The electrophotography apparatus according to the present invention also preferably has a means for removing the residual toner which is not transferred onto the toner-receiving paper and remaining on the photoconductive layer, and means for conveying the removed toner to a toner-applying means, thereby allowing efficient use of a toner.

BRIEF DESCRIPTION OF THE DRAWINGS

A more complete appreciation of the invention and many of the attendant advantages thereof will be readily obtained as the same becomes better understood by reference to the following detailed description when considered in connection with the accompanying drawings, wherein:

FIG. 1 is a sectional view of a photoreceptor to be used according to the present invention;

FIGS. 2A to 2D show image-forming processes according to a first embodiment of a method of electrophotography of the present invention;

FIG. 3 shows the construction of an LED printer utilizing the image-forming processes shown in FIGS. 2A to 2D;

FIG. 4 shows the construction of a laser printer utilizing the image-forming processes shown in FIGS. 2A to 2D;

FIGS. 5A to 5D show image-forming processes according to a second embodiment of a method of electrophotography of the present invention;

FIG. 6 shows the constuction of an LED printer utilizing the image-forming processes shown in FIGS. 5A to 5D; and

FIG. 7 shows the construction of a copying machine utilizing the image-forming processes shown in FIGS. 5A to 5D.

DESCRIPTION OF THE PREFERRED EMBODIMENTS

The photoreceptor 10 used in the present invention has the structure shown in FIG. 1 wherein a transparent electrically conductive layer 12 and a photoconductive layer 13 are sequentially formed on a transparent substrate 11. The transparent substrate 11 can be a glass plate or an organic material sheet. The transparent conductive layer 12 can comprise a NESA glass film, an indium oxide (In2 O3) film, or the like. The photoconductive layer 13 can consist of amorphous-Se, ZnO, OPC, amorphous-Si, CdS or the like. The term "transparent" herein means optical transparency such that light of a specific wavelength used in exposure is transmitted, and does not therefore necessarily mean colorless transparency. The photoconductive layer 13 has a suitable spectral sensitivity for the wavelength of light used for exposure. The thickness of the photoconductive layer 13 is preferably smaller than that of a photoconductive layer which is used in a photoreceptor of a conventional electrophotography apparatus. When the photoconductive layer 13 consists of amorphous-Se, for example, it preferably has a thickness of about 1 to 20 μm as compared to a thickness of 50 to 60 μm of the photoconductive layer of the conventional apparatus. This is attributed to the following. When the photoconductive layer 13 is exposed with light received through the transparent substrate 11, the light must be able to reach near the surface of the photoconductive layer 13 on which the toner is attached.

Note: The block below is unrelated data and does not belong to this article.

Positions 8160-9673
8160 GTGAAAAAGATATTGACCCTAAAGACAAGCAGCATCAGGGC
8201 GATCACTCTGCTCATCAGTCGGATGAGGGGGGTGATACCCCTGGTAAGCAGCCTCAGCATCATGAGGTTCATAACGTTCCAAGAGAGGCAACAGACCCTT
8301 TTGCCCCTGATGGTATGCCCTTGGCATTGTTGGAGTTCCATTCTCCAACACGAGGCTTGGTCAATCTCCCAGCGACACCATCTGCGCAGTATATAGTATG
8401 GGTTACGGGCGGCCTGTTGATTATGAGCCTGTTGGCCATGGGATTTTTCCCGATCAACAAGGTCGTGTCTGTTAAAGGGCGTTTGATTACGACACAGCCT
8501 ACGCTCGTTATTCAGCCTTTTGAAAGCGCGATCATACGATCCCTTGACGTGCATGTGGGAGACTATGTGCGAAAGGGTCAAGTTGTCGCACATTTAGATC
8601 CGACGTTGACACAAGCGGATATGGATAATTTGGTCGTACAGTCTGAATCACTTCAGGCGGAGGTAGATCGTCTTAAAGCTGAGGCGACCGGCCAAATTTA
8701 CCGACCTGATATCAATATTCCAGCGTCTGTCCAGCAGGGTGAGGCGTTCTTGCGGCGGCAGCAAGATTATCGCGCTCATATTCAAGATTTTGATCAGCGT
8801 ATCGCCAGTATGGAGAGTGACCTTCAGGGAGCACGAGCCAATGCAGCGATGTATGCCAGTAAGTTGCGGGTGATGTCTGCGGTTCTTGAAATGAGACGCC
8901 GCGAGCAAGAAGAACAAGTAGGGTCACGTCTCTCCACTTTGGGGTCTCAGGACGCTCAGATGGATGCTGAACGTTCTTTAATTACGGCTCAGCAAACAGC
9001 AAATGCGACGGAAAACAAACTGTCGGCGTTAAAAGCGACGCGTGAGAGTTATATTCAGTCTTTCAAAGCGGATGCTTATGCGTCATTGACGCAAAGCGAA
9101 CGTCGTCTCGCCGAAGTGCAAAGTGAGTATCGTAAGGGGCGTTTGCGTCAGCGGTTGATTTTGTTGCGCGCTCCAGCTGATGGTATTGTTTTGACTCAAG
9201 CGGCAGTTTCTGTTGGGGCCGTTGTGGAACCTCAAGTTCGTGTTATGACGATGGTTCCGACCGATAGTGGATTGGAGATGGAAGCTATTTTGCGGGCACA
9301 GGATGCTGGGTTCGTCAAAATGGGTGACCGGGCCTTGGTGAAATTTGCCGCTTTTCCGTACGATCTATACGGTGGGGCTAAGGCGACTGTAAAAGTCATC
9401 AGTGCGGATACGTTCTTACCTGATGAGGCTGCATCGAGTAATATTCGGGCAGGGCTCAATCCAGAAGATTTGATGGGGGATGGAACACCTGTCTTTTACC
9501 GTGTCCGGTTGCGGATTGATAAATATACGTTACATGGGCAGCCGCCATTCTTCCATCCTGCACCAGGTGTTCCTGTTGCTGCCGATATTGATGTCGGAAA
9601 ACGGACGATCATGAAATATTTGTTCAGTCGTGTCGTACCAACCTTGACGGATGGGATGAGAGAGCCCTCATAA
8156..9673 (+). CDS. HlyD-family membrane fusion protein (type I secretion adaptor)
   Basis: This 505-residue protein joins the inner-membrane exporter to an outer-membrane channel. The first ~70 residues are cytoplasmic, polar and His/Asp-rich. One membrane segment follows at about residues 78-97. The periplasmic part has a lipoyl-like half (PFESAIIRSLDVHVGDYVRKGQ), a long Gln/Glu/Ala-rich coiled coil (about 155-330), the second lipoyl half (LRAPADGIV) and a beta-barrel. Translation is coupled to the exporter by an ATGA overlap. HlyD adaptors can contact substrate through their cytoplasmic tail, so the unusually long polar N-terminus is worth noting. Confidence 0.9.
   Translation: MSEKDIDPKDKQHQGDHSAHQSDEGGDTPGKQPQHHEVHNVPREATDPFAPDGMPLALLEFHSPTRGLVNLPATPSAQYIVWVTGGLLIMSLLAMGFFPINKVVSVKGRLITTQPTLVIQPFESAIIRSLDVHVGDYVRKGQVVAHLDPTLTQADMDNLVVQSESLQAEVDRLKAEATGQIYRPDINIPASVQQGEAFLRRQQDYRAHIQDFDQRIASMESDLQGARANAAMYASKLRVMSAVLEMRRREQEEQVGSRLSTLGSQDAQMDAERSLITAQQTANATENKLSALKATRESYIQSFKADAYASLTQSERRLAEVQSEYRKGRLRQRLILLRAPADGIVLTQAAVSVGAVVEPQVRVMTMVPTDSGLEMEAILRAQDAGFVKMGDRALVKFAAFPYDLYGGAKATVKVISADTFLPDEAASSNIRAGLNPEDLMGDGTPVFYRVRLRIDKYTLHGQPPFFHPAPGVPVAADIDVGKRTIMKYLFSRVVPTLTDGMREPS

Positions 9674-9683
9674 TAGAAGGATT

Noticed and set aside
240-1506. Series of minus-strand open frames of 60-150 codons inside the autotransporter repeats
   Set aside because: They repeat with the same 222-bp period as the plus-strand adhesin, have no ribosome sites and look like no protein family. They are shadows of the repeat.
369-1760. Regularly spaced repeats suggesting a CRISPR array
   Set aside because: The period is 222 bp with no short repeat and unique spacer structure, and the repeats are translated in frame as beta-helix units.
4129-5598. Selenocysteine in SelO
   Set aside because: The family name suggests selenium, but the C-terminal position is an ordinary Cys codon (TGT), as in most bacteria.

Image forming processes according to a first embodiment of a method of electrophotography of the present invention will be described with reference to FIGS. 2A to 2D. First as shown in FIG. 2A, the photoconductive layer 13 of the photoreceptor 10 shown in FIG. 1 is uniformly charged to a given polarity (positive in the drawings) by a charger 21 in a dark-environment.

Then, as shown in FIG. 2B, toner 22 charged to the opposite polarity (negative) of that of the photoconductive layer 13 is applied on the entire surface of the photoconductive layer 13. The toner 22 is an insulating toner generally used in conventional electrophotography and does not have photoconductivity. The toner 22 can be applied by various methods such as the method of applying a charged toner with a blade, the magnetic brush method combining a powder consisting of a magnetic carrier and toner with a magnetic roller, the cascade method using a powder consisting of a toner and a relatively coarse bead-like substance, the fur brush method using a toner and a fur brush, and the powder cloud method of spraying a toner through a metal pipe and atomizing it.

Next, as shown in FIG. 2C, light 23 corresponding to an input image is irradiated onto the photoconductive layer 13 through the transparent conductive layer 12 from the side of the transparent substrate 11, thereby making an exposure. At the same time, a voltage having an opposite polarity i.e., (positive) to that of the toner 22 is applied from a power source 25 to an opposite electrode 24 opposite the photoconductive layer 13. Then, the exposed region of the photoconductive layer 13 is rendered electrically conductive. Therefore, the charge contributing to the attractive force of the toner 22 on the exposed region of the photoconductive layer 13 is moved through the transparent conductive layer 12 and disappears. Since the attractive force on the photoconductive layer 13 is weakened, the toner on the exposed region of the photoconductive layer 13 is removed from the surface of the photoconductive layer 13 by an electric field which is generated between the transparent conductive layer 12 and the opposite electrode 24 upon application of a voltage from the power source 25. The toner is moved toward the opposite electrode 24 and is transferred onto the surface of toner-receiving paper 26 held between the photoconductive layer 13 and the opposite electrode 24. The toner-receiving paper 26 can be plain paper.